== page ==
Messages and Online Forum Q&A
Re: floor that sags
There is simply no excuse for having a "bouncy" floor in a new home. Unfortunately, while the building code specifies minimum standards for safety, they don't specify what constitutes acceptable "bounce" from a quality-feel standpoint. Generally, the rule of thumb is that a floor should not sag more than 1/360-1/480 of its span under live load conditions (1/240 of span under full live+dead load). So, for example, if the joists are 16 feet long (unsupported by intermediate girders), then the floor should move no more than about 0.3 - 0.5" in the center. However, for some people, this may not feel stiff enough.
It is possible to fix this by adding an additional floor joist along side each existing joist. This may be difficult given plumbing or insulation which may be in the way. It may also be possible to provide an intermediate support in the center along with a steel stiffener.
We recommend that you contact the original builder (since it's a new home) and officially register your complaint and ask for a remedy. Be cordial bit firm. Say something like, "We just spend $X on our new home, which we love,...except that the floor is exceptionally bouncy in a particular area and you are requesting that remedial action be taken to stiffen it."
Give a deadline for a response. In the meantime, please reply with the following information if possible:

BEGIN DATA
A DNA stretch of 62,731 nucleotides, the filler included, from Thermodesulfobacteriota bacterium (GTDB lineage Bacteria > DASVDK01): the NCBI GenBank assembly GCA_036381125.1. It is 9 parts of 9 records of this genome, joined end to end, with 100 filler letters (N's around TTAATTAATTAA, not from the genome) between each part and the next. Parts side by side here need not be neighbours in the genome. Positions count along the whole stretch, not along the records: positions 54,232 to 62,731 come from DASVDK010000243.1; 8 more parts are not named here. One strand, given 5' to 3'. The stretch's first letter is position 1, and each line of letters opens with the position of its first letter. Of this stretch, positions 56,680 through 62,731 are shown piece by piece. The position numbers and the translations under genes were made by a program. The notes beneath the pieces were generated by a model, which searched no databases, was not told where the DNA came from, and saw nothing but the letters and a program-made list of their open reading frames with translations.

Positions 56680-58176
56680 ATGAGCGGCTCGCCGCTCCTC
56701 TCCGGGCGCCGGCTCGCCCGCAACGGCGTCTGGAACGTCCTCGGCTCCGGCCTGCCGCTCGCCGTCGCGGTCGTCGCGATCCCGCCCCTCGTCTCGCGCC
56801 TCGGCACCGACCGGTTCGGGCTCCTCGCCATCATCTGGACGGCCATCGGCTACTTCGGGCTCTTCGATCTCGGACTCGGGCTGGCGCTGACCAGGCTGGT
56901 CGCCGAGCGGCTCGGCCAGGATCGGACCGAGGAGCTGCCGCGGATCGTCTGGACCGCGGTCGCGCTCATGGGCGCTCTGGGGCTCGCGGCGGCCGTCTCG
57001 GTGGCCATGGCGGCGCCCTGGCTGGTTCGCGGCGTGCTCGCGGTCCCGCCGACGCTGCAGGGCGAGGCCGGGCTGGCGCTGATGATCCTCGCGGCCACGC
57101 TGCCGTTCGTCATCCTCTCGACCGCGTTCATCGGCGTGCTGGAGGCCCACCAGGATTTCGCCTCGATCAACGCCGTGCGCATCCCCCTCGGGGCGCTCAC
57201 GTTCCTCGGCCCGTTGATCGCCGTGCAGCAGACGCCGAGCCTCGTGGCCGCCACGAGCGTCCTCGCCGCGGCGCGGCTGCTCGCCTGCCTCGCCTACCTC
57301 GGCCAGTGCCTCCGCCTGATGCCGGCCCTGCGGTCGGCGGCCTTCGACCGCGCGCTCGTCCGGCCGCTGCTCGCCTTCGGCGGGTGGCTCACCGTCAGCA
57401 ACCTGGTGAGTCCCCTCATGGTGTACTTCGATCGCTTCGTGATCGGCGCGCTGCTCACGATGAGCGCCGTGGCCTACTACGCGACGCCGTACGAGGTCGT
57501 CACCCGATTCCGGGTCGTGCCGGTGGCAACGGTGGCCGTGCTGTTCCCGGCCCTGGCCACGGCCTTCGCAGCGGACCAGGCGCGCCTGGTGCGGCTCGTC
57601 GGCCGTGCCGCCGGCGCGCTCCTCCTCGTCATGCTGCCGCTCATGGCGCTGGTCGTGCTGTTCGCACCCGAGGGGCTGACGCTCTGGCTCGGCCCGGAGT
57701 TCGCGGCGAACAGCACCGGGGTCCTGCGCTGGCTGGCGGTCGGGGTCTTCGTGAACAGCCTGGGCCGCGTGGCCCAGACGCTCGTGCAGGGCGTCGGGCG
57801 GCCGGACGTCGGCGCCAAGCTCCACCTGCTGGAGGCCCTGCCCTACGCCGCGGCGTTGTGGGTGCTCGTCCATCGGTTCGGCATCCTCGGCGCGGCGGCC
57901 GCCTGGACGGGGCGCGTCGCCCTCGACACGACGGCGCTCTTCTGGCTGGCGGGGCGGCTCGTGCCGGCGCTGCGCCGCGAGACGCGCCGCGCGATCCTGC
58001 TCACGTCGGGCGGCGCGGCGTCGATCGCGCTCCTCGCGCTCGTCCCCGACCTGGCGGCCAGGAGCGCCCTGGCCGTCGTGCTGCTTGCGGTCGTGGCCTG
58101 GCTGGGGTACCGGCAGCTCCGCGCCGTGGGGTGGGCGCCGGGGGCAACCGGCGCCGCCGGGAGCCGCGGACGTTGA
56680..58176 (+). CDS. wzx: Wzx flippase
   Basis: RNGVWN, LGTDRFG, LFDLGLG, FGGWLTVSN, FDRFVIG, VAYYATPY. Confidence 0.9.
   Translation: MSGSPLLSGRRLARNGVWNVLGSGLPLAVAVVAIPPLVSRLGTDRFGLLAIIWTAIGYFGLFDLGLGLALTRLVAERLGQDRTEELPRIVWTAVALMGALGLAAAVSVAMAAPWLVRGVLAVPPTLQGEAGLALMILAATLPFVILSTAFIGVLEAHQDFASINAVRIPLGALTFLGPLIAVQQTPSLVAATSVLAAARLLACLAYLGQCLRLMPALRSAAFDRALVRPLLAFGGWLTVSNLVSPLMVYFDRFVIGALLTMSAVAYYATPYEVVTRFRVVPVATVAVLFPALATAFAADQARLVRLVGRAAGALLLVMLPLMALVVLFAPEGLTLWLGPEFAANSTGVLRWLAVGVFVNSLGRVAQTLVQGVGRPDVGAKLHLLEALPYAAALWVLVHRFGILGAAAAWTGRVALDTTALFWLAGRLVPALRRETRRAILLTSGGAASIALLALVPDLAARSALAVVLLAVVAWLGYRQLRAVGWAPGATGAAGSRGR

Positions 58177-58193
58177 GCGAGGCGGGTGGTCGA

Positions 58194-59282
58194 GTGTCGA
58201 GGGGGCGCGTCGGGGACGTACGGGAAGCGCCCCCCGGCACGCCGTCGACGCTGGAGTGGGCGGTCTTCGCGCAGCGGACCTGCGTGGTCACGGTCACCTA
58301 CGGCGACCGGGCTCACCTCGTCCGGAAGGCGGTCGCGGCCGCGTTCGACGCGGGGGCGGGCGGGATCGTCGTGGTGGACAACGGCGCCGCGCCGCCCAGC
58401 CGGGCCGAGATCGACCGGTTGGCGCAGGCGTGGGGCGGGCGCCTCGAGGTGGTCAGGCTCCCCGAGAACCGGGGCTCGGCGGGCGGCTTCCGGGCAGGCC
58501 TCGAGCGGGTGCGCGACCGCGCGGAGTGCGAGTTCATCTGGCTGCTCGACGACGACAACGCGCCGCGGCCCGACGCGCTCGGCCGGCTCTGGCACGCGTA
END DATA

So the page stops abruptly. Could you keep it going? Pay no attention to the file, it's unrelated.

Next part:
1) What is the height of the crawlspace from the bottom of the joists to the top of the soil or rat proofing?
2) What is the size of the joists?
3) What is the unsupported span length?
4) Are there any intermediate girders supporting the floor joists? Or do they just span an entire segment of the foundation?
5) What is the spacing of the floor joists? 12, 16 or 24" on center?
6) Are they "I" joists or traditional 2x material?
7) Can you tell what kind of wood it is? Are there any markings showing whether it is Hem Fir, Douglas Fir, or other type of wood?
8) Do you know how thick the plywood is on top of the joists? Can you see any markings on the plywood? (Insulation may make this impossible to see).
9) Do you see any signs to glue being used to secure the plywood to the joists? You might see some construction adhesive dripped down the sides of the joists.
All of these factors influence the strength of the floor. At least we can help determine if your structure meets minimum building codes. Then we'll go from there.